Higglers in Kingston: Women's Informal Work in Jamaica

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Vanderbilt University Press, Aug 8, 2011 - History - 240 pages
Making a living in the Caribbean requires resourcefulness and even a willingness to circumvent the law. Women of color in Jamaica encounter bureaucratic mazes, neighborhood territoriality, and ingrained racial and cultural prejudices. For them, it requires nothing less than a herculean effort to realize their entrepreneurial dreams.

In Higglers in Kingston, Winnifred Brown-Glaude puts the reader on the ground in frenetic urban Kingston, the capital and largest city in Jamaica. She explores the lives of informal market laborers, called "higglers," across the city as they navigate a corrupt and inaccessible "official" Jamaican economy. But rather than focus merely on the present-day situation, she contextualizes how Jamaica arrived at this point, delving deep into the island's history as a former colony, a home to slaves and masters alike, and an eventual nation of competing and conflicted racial sectors.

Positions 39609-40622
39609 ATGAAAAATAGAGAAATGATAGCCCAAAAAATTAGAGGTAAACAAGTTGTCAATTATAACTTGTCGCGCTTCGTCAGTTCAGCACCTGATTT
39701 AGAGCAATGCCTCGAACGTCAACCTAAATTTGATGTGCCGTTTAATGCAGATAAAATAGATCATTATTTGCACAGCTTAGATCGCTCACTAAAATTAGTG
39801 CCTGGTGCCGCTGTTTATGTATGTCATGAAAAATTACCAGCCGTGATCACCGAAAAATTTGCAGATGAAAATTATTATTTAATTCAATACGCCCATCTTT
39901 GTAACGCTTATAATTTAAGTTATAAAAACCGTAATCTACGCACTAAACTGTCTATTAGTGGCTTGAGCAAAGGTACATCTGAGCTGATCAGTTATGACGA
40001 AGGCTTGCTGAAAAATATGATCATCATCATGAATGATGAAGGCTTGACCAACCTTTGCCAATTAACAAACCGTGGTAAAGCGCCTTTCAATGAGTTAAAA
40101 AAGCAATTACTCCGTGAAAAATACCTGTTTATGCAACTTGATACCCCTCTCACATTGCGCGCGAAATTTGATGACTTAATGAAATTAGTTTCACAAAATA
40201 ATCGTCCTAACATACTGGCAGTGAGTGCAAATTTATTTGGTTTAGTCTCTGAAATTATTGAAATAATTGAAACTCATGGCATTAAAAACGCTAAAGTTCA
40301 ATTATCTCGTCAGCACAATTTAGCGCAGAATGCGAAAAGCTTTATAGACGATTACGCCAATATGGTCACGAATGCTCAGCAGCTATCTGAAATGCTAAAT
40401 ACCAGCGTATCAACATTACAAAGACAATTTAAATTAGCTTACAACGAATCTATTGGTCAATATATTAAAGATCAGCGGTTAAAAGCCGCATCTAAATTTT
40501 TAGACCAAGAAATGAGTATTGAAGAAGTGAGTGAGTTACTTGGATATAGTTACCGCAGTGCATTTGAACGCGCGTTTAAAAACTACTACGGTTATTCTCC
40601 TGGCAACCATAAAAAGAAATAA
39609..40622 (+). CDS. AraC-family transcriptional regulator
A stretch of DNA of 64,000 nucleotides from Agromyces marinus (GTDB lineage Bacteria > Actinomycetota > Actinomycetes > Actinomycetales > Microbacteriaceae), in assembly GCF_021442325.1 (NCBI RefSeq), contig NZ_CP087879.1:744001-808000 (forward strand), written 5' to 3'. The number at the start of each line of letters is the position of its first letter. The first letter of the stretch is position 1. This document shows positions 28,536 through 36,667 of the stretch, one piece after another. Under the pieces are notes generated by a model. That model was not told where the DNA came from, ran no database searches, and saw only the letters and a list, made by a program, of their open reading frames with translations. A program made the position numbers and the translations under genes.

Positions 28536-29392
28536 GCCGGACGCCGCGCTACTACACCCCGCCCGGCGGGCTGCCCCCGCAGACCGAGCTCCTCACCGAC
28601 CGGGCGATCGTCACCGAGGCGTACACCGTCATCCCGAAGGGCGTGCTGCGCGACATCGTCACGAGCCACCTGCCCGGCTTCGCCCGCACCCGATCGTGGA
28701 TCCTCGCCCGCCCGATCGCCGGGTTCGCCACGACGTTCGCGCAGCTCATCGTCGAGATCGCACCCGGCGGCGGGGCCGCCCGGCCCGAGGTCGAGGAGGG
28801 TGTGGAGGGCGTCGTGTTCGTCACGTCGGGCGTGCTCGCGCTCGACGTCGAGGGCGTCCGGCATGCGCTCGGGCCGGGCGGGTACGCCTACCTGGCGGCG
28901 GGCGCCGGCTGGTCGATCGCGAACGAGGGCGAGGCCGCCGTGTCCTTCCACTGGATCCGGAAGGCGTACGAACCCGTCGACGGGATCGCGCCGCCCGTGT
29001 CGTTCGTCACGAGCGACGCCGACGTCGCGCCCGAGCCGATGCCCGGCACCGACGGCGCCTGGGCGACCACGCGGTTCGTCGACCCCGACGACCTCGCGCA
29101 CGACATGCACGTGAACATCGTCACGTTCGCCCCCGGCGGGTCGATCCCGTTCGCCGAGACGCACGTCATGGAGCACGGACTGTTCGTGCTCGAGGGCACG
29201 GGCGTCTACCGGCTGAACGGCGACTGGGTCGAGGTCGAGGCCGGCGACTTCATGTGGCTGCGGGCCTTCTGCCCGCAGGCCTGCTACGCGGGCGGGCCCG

Higglers in Kingston weaves together contemporary ethnography, economic history, and sociology of race to address a broad audience of readers on a crucial economic and cultural center.


Intersectionality and the Politics of Embodiment
A Womans Domain?
Bait of Satan? Representations of SundayNegro Markets
Natural Rebels or Just Plain Nuisances? Representations
Whats in a Name?
Bodies Public Space and AfroJamaican

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About the author (2011)

Winnifred Brown-Glaude is an associate professor of African American studies and sociology & anthropology at the College of New Jersey. She is editor of Doing Diversity in Higher Education.

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